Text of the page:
When to Take a Tax Loss

NEW YORK (TheStreet) -- Even in the best of years there are bound to be some losers. Fortunately, whatever faults there may be in the tax code, the ability to attenuate investment mistakes isn't one of them. 

Since I actively sell covered options and generate taxable premiums, the thought of offsetting gains is appealing, but before jumping at the opportunity, let's look at the historical record.

I'm struck by one thing in particular when looking at strategic tax losses taken in 2012. Four of five such sales saw their shares outperform the S&P 500 in 2013. Not only did they gain more than 29% from their sale price, but they also gained more than 29% from their purchase prices.

Proponents of the "Dogs of the Dow Theory" readily understand the phenomenon, as perhaps should serial-covered-option writers who repeatedly opine on the same stocks as prices regularly go up and down, sometimes even to extremes, yet so often recover.

Given the choice between taking a tax credit or a stock loss or paying more taxes because of greater gains, I would take the latter every time. However, there is a preponderance of thought that losses should be taken if they reach the 10% level. For those believing in rules, this is a useful rule, if consistently practiced.

Unfortunately, there is no guarantee that proceeds from the sale of losers will be recycled into the shares of winners. Sometimes losers simply give way to other losers, as even well devised ideas don't always bear fruit. While hindsight often has me wishing I had cut my losses, the real battle is deciding whether to follow your humble or arrogant side.

The arrogant side believes it can reinvest loser proceeds and recover losses. The humble side wonders how someone so ill-advised made the original investment, then sat frozen while shares plunged, could now be deft enough to select a winner, instead of inviting ruination once again.

It's difficult to not take the humble side's argument. Logic trumps hope.

The decision process as to whether to take tax losses begins with understanding your tax liability, which is related to your marginal tax rate. If in the highest federal tax bracket, the short term rate on capital gains is 39.6%, although the rate varies from 10% to 39.6%.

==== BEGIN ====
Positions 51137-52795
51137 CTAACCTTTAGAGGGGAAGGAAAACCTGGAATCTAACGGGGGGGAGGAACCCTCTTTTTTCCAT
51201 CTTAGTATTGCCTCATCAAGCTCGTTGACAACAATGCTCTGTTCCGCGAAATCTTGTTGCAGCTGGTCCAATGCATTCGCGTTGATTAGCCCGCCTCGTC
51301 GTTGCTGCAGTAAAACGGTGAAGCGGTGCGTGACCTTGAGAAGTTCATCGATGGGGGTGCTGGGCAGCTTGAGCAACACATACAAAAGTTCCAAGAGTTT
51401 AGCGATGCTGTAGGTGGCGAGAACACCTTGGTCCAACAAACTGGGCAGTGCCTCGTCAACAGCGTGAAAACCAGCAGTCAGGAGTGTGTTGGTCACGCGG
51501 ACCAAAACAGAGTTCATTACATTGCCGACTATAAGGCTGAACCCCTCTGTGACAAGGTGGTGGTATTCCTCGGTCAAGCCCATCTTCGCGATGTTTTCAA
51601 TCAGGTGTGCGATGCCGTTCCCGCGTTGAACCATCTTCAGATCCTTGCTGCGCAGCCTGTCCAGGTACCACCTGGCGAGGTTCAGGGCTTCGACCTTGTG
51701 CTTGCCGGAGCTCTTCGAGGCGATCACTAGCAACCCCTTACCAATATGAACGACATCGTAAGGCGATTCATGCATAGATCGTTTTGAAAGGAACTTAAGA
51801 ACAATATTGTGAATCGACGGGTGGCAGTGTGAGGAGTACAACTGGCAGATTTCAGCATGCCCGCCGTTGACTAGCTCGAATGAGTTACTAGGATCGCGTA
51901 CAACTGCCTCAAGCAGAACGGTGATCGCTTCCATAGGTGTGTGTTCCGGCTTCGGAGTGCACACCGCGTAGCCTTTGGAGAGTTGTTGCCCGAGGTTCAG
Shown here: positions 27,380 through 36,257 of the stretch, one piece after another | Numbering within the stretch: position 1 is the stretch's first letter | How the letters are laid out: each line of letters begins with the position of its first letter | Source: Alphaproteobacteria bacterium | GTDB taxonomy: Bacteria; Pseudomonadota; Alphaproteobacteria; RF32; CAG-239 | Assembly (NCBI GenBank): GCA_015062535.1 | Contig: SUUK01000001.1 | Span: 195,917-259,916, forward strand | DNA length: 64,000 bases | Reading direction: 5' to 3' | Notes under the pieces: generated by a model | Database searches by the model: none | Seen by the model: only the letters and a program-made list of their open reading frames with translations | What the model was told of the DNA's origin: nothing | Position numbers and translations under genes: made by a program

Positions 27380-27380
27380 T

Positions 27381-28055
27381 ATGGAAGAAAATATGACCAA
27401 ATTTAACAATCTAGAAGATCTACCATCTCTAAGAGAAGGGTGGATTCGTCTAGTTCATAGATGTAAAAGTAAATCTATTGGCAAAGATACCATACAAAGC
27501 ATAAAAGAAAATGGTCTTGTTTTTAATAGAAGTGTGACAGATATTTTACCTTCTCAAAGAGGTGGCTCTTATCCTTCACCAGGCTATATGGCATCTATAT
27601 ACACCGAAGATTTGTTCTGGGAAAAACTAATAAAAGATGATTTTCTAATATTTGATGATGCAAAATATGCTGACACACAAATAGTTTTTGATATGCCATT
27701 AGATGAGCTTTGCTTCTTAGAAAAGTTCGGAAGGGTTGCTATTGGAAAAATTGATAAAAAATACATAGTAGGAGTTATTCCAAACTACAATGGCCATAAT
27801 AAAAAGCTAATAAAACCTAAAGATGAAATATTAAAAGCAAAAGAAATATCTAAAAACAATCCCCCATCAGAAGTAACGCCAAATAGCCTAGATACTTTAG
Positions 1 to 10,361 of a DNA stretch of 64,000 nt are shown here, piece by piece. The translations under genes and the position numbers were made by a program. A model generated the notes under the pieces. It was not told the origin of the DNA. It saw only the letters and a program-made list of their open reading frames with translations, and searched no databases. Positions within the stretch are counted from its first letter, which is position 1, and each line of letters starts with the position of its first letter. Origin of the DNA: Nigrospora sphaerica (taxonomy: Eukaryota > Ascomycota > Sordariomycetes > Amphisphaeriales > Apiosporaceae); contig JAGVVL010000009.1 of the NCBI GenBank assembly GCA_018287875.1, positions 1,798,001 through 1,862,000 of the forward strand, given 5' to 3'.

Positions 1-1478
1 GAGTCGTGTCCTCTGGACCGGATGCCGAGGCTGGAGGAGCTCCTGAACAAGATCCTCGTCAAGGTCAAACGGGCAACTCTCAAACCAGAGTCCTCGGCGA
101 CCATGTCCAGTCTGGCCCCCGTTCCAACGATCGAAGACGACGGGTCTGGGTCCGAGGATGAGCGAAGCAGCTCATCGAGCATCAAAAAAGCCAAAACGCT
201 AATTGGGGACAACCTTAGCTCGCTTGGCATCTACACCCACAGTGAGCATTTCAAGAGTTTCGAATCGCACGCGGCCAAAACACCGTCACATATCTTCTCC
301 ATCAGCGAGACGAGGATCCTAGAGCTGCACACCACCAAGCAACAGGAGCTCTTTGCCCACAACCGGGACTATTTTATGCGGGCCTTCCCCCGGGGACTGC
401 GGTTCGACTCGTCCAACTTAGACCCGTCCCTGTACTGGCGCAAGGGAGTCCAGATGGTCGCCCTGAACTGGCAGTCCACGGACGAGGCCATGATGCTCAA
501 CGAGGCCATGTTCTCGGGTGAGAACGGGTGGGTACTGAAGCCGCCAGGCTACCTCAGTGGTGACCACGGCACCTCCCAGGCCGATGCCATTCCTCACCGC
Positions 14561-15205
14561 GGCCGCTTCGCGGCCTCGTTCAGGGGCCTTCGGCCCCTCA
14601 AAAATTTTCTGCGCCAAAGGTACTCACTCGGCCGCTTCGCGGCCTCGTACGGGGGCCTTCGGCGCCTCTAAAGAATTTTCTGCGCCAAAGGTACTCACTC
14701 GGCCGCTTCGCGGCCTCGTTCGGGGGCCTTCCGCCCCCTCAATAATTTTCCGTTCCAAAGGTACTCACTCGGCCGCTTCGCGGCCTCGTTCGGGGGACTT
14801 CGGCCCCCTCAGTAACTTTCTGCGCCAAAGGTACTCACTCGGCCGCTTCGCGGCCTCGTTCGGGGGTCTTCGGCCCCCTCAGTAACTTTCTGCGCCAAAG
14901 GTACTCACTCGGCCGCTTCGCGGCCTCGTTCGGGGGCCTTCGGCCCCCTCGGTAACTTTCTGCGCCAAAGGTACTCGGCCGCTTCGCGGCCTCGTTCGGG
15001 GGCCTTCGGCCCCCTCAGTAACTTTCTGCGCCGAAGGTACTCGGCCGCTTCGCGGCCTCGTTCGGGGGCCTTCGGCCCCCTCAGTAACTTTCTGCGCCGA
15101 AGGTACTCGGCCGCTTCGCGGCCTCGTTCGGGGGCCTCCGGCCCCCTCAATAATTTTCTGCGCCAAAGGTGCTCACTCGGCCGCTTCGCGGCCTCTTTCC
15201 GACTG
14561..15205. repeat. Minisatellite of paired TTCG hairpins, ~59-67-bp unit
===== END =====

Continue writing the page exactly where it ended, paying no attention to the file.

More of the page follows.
Now, lets look at probabilities: There is a 100% probability that the loss will decrease your tax liability, if you didn't violate the Wash Sales Rules. It's hard to beat those odds, but if you do buy and sell the same stock repeatedly, as I often do, the 30-day window on either side of your proposed trade can scuttle your strategy. 

The next step takes some calculation.


For example, let's look at Petrobras (PBR) shares that I bought at $20.05 on Jan. 7, 2013 and are currently trading at $13.48. The potential tax benefit is based upon your tax rate and whether the holding is a short term or long term. As a short term holding, the Petrobras position is entitled up to a 39.6% credit against capital gains, meaning that credit can be worth up to $2.60 per share.

While that is an objective calculation, the next step is entirely subjective and focuses on your assessment of the probability that Petrobras shares will add $2.60 to its current share price. How likely is it that shares will gain 19.3%?  While there may be be company specific challenges, as well as broader economic challenges to consider, one may be justified in wondering whether Petrobras will be this year's Hewlett Packard (HPQ), a strategic tax loss that I mistakenly took last year and is up 99% in 2013.

If you believe that such lightning may strike twice in a lifetime, you may decide to roll the dice and surrender the certainty of a short-term tax credit.

If your educated gamble is right, even at the new higher price you may still qualify for a tax loss, however, you'll find yourself looking at a much lower credit if the short-term loss becomes a long-term loss. If you can generate some option premiums along the way, you can make your own luck, but whatever the outcome, it is deferred to 2015, which may entail further opportunity costs.

Then again, just look at your losers from last year. Unlikely as it may have seemed at the time, recovery is almost always a possibility.

At the time of publication, the author had a position in PBR, but may sell shares before Jan. 1, 2014.



This article represents the opinion of a contributor and not necessarily that of TheStreet or its editorial staff.

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